There was an article in the paper this morning, that said that children consider their father less important than five years ago. That is: there are now more children who consider only their mother as playing an important role in their upbringing. This is the result of research by TNS-Nipo, the largest Dutch institute for market research. They did the same research five years ago, interviewing five hundred children and their parents. In 2000, more than half of the children considered both their parents as most important. This has now decreased to 43%. Only 4% of the children mention only their father. This was 5% in 2000.
A week ago, there was a program on t.v. that showed the results of research that had been done among Dutch women between 27 and 42 years of age. Only 28% of them said they wanted children in the future, no doubt. The rest had doubts. 79 percent thought that young children have the right to have their mother around as much as possible. 72 percent thought a demanding job cannot be combined with having children.
Dutch population is not growing too well. More and more people are deciding not to have children, or are having fewer children than they'd really like. In the meantime, the percentage of people older than 65 is growing. Fewer working people are having to pay for more old people. Pretty soon, all people of working age, women as well as men, will be needed on the job market.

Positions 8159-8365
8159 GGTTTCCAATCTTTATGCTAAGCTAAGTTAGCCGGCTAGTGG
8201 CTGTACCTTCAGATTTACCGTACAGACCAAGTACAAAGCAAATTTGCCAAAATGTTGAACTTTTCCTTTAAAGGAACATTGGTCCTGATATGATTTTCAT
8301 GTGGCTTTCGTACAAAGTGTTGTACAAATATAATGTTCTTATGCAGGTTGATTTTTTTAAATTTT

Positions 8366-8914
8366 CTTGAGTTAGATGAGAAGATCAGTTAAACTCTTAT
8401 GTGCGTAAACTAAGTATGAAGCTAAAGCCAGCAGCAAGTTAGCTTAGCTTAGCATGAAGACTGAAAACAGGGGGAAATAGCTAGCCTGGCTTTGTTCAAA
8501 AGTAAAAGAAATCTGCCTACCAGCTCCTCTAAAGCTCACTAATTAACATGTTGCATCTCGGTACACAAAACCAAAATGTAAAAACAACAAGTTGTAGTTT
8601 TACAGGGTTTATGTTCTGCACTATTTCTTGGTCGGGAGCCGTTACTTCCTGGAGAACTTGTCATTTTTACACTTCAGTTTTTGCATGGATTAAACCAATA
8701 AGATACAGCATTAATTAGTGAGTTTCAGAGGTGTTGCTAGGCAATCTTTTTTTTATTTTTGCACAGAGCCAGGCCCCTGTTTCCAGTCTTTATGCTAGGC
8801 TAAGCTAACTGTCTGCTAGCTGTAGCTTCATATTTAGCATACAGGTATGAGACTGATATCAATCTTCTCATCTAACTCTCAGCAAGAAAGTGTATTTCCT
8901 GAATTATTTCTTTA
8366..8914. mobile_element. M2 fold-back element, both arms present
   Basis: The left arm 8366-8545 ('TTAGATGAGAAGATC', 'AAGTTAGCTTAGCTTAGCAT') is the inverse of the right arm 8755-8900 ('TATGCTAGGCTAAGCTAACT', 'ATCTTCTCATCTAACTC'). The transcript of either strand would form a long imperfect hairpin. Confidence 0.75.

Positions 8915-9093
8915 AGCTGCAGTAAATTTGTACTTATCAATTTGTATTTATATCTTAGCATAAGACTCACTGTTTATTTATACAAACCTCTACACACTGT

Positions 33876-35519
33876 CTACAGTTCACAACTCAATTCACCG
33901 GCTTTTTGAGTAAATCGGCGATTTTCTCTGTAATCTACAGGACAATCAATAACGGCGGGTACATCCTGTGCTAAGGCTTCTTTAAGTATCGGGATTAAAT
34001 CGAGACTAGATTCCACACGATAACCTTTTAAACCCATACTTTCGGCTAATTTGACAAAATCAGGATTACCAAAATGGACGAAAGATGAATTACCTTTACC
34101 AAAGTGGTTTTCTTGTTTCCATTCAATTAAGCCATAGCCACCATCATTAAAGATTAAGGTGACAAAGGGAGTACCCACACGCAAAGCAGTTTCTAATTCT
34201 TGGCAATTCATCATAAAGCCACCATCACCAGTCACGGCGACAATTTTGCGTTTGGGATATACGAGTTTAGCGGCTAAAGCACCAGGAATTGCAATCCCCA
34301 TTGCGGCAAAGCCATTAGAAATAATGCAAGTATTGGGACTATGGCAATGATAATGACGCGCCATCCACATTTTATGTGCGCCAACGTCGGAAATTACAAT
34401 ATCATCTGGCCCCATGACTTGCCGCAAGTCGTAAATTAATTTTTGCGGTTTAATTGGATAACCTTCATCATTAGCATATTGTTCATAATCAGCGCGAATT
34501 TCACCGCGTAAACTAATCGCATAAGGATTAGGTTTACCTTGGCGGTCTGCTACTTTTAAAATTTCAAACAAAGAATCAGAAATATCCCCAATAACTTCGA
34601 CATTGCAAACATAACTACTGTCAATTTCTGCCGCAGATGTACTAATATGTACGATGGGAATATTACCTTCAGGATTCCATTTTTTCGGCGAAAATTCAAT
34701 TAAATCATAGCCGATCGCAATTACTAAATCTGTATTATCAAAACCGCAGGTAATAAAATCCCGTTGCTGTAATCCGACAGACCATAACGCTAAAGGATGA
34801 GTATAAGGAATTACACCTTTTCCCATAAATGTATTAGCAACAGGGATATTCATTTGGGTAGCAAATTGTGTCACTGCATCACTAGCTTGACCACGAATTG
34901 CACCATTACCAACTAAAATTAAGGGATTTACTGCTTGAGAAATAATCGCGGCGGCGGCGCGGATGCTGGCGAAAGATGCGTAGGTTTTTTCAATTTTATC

As the tv program stated, women of childbearing age have a problem. They are expected to have kids. The country needs children to be born. They are also expected to work. The country needs everybody to keep the economy running. More people need to work so we can still afford our social security system. But women find it almost impossible to combine work and children. And last year the government changed the rules for daycare, with the intention to make it more clear to parents, employers and government who should pay what. No matter what the intention was, the result has been that daycare has become incredibly expensive and less parents are using it now, because daycare can actually cost more per day than one person working can earn in that day. Staying home with your child and not earning any money is cheaper.
The above should clearly indicate that there is a problem. Employers should make it easier to combine a job with raising kids. The government should invest in cheaper daycare options, so that parents can actually afford to have a job. But what I'm missing in the discussion that's going on is: what about the fathers?
Everybody keeps talking about the trouble women are in, having to choose between working and having children. And indeed, women are the ones getting pregnant and needing maternity leave. But women don't have children all by themselves. There are fathers too. Why doesn't anybody mention that perhaps more fathers should be involved in raising their children? Why can't fathers stay home for part of the week and work parttime, just like their partners? I don't believe for a second that fathers can't parent just as well as mothers. The one thing they can't do is breastfeed - but that is a problem that can be solved.
It really bothers me that this is made to seem a problem of women only, whereas I see it as a problem that everybody should be working on.